chayai sarah

This Shabbos we read Parshas Chayai Sarah. The Parsha begins with the story of the passing of Sarah the wife of Abraham. When she passed away, Abraham wanted to bury her in Hebron, in the cave of the Patriarchs. The cave was owned by a Chittite named Ephron. When Abraham asked to buy it, Ephron told him that he refused to take money for it, but would give it to Abraham as a present. Abraham insisted on paying for it, and finally Ephron named his price as being 400 Silver coins a price that our Sages explain was exorbitant for the field. He then insisted on being paid with coins that were the highest quality which made a tremendous difference in their value in those days (when the value of money was determined by the actual silver content and not by the paper value).

The commentaries are bothered by the startling change in the behavior of Ephron: One minute he is acting like the nicest and most generous person, and the next minute he is out to grab every penny he can. How do we understand the drastic change?

There is a beautiful story of a disagreement that Maimonides had with a philosopher. The philosopher claimed that he could change a cat and make him act like a person. Maimonides said this was impossible. They agreed to make a contest. When the day of the contest came, the philosopher brought a cat that he had trained to be a waiter. The cat served an entire meal, and the audience was amazed. Just as they stared and assumed that Maimonides had been proven wrong, Maimonides took out a container from his pocket. He opened it up and a mouse ran by. The cat saw the mouse, dropped the tray of dishes that he was holding, breaking them all, and ran after the mouse. Maimonides was proven right, and everyone agreed that no matter what, a cat is a cat. As much as he may be trained to act in a particular way, he is still inherently a cat and must be treated as such.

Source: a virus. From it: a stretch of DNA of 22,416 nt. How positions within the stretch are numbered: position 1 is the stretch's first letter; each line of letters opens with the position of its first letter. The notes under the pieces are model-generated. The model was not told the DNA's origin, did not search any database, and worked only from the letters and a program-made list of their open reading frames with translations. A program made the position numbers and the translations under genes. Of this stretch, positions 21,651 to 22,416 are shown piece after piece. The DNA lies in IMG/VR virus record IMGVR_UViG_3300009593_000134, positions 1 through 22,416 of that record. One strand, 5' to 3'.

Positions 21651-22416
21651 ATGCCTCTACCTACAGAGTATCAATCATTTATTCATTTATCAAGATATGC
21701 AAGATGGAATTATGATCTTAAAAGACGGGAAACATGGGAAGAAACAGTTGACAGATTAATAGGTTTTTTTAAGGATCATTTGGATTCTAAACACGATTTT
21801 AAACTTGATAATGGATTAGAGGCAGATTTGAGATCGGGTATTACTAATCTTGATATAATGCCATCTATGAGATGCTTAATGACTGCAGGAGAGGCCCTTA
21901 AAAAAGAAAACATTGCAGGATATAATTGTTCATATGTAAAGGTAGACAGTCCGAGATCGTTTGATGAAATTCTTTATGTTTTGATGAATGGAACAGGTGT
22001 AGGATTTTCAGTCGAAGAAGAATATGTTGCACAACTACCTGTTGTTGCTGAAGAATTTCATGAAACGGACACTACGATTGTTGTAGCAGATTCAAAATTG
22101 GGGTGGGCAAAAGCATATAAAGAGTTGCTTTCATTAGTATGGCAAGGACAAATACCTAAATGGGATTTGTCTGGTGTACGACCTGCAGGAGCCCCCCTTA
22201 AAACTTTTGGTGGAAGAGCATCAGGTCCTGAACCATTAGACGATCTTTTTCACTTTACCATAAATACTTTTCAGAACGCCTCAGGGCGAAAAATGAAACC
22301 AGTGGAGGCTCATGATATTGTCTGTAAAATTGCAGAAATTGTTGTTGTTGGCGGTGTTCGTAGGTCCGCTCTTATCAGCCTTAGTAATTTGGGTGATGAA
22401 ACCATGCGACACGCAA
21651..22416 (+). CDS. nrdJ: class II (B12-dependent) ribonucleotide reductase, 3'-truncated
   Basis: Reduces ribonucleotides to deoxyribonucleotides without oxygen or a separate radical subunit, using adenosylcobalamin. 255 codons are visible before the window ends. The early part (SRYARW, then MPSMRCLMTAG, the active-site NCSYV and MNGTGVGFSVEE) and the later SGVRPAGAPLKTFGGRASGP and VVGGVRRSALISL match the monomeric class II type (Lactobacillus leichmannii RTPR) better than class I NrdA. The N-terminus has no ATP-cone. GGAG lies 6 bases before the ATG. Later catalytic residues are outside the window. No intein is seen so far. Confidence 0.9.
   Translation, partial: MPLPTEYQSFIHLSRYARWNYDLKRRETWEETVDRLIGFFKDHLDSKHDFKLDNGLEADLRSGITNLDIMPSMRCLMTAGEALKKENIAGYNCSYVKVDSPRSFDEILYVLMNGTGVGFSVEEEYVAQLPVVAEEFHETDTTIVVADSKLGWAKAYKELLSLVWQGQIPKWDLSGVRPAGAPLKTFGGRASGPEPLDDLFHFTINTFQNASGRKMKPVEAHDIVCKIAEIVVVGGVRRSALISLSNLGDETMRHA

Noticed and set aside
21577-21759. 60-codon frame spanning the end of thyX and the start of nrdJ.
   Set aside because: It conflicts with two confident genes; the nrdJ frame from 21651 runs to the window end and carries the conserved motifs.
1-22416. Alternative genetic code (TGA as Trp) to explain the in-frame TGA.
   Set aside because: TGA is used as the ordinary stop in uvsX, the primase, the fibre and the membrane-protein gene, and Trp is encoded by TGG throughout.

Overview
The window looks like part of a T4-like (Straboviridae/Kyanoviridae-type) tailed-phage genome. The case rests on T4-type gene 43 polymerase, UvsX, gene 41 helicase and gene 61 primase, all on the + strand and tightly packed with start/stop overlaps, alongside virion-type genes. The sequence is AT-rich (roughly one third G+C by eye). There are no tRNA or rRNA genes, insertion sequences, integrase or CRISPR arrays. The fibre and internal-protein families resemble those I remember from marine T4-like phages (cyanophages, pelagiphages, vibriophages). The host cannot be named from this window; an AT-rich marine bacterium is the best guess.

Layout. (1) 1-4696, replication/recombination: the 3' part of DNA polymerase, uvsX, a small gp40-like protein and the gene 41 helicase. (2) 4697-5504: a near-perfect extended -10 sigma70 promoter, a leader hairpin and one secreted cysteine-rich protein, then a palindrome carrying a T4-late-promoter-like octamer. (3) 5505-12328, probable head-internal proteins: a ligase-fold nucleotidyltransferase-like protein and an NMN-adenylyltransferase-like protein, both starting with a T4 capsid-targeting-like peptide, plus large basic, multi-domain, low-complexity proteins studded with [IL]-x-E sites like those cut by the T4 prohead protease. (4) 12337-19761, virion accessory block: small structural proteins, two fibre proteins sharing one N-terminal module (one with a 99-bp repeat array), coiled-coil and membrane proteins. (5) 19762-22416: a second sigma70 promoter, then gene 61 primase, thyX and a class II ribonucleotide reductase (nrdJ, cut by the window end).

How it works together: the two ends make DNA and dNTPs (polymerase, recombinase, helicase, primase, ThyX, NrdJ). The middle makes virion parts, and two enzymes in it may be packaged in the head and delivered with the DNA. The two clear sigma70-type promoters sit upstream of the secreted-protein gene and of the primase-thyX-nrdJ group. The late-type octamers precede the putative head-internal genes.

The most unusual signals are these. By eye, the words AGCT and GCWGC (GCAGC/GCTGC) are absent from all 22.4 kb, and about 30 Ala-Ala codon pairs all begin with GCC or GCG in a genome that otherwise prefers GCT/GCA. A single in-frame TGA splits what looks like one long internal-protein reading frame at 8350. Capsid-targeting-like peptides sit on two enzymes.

This is the idea of Ephron. Before he saw money in front of him, he acted in a very sophisticated and refined manner. He spoke like a generous and special person. However, when he saw money with Abraham, he changed totally. His true inner being came out, as he showed what a greedy and money hungry person he was.

This lesson is very important to understand as we try to work on ourselves. We may feel that we want to change and improve. However, to really become a different person and change, is only possible if we study Torah. If not, we are like the cat that may change for the moment but will emerge with its true essence as soon as the moment of challenge emerges.